Wealth Management Definition
Wealth management is a service that combines advisory and other financial and investment services to fulfil the financial goals of the client.
Wealth managers are most often used by affluent clients.
While anyone, not only affluent clients, can take advantage of a wealth manager, they may have high minimum balances, sometimes up to $500,000 or more.
The goal of a wealth manager is to protect and increase your asset base over the long term.
As such, they can be useful for things like planning for a college fund, retirement planning, and estate planning.
A wealth manager may work independently or as a part of a larger firm, usually a financial institution.
Generally wealth managers offer a suite of services, however some decide to specialize in a particular area.
What Does a Wealth Manager Do?
The objective of a wealth manager is to help their clients meet their financial goals.
They perform a holistic suite of services that encompass all areas of their client’s financial life.
The specific duties of a wealth manager can include:
- Investment services
- Retirement account management
- Tax services
- Accounting services
- Long term financial planning
- Estate planning
Do You Need Wealth Management?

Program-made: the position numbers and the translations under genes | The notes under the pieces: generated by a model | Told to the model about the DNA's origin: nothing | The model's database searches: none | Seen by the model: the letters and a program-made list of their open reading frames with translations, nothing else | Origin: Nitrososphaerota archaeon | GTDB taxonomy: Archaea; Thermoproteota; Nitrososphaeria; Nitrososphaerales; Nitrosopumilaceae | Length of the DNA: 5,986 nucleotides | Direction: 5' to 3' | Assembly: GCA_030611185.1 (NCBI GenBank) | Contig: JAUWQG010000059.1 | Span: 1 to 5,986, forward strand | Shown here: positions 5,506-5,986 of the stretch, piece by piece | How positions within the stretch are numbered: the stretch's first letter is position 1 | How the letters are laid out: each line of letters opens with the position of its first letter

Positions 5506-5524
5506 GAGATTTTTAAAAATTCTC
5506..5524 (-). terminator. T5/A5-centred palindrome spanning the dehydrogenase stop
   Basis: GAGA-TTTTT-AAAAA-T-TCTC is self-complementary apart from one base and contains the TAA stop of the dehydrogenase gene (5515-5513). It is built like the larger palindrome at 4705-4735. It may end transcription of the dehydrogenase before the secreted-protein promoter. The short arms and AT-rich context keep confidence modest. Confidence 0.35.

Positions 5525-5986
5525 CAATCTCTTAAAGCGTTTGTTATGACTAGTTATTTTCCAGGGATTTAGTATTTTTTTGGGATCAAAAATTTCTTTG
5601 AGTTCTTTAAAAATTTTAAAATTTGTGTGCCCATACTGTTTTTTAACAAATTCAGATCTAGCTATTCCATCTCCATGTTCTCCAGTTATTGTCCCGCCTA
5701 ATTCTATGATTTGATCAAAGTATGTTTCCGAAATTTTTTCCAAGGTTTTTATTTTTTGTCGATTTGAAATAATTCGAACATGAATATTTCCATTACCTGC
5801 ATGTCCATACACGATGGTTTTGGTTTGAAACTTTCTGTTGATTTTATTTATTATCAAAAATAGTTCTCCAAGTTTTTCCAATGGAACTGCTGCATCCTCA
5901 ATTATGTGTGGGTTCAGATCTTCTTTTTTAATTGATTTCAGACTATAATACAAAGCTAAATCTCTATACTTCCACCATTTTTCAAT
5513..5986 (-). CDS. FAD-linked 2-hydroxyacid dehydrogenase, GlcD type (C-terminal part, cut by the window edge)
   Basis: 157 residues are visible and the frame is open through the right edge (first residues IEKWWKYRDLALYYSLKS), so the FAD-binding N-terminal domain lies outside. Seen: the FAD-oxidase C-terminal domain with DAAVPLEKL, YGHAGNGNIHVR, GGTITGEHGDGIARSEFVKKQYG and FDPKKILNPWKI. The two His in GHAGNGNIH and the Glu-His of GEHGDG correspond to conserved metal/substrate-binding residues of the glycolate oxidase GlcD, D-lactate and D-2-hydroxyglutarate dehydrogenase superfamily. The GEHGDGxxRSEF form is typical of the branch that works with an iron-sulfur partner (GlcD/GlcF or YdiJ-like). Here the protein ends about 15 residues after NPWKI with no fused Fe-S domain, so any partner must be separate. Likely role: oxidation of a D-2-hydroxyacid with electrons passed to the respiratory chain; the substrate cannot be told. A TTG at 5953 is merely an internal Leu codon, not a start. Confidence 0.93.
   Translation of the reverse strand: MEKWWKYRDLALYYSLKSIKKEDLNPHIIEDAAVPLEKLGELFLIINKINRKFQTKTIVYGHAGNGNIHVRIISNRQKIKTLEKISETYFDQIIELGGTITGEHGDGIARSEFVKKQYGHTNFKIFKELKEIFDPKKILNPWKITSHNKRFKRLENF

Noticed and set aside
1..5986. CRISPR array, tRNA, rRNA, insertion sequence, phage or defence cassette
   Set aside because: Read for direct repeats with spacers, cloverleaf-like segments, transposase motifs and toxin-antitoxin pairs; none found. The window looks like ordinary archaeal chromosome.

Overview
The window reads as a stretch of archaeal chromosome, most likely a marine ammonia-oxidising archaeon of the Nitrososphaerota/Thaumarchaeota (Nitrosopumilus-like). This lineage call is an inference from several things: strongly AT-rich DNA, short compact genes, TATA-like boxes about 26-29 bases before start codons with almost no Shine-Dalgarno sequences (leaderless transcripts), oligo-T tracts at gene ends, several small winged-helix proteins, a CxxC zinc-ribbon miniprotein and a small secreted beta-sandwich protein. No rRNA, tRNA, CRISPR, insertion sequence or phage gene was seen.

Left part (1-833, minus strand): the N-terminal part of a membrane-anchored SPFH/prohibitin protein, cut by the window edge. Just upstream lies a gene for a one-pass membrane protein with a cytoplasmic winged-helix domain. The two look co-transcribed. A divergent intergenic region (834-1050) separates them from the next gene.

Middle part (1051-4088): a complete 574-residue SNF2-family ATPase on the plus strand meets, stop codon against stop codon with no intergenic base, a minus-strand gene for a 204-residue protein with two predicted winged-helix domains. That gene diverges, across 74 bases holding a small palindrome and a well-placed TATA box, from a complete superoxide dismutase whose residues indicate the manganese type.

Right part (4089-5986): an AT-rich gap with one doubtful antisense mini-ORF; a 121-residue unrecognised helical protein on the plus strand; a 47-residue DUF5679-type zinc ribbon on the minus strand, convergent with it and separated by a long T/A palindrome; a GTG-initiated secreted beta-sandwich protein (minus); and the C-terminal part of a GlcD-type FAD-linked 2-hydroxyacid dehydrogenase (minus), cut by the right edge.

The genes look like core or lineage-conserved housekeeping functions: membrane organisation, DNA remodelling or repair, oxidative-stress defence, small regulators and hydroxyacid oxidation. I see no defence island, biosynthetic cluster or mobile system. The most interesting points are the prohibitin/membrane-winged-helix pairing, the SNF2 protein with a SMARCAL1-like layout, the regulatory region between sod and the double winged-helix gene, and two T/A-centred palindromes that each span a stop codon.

The decision to hire a wealth manager is entirely a personal one.
Strictly speaking, you don’t ever need a wealth manager, however depending on your financial goals, it may be in your best interest.
Some of the advantages of a wealth manager are:
- It makes it easier to transfer assets
- They offer holistic services
- Wealth management is a long term financial approach
Wealth Management Salary
The salary of a wealth manager is dependent on the amount of assets they oversee.
Generally, wealth managers charge a percentage of a client’s portfolio as a commission fee for their services.
Other managers may be fee based, in which case they may charge between $100 and $300 per hour.
Asset Management vs Wealth Management
While asset managers typically only offer investment services, wealth managers provide more holistic financial management.
If your goal is only to make investments, an asset manager may be the better option.
However, wealth managers are a great long term financial solution.
They are especially useful if you have a lot of assets to manage or wish to use a suite of financial vehicles to plan for your future.
What is Wealth Management FAQs
About the Author
True Tamplin, BSc, CEPF®
True Tamplin is a published author, public speaker, CEO of UpDigital, and founder of Finance Strategists.
True contributes to his own finance dictionary, Finance Strategists, and has spoken to various financial communities such as the CFA Institute, as well as university students like his Alma mater, Biola University, where he received a bachelor of science in business and data analytics.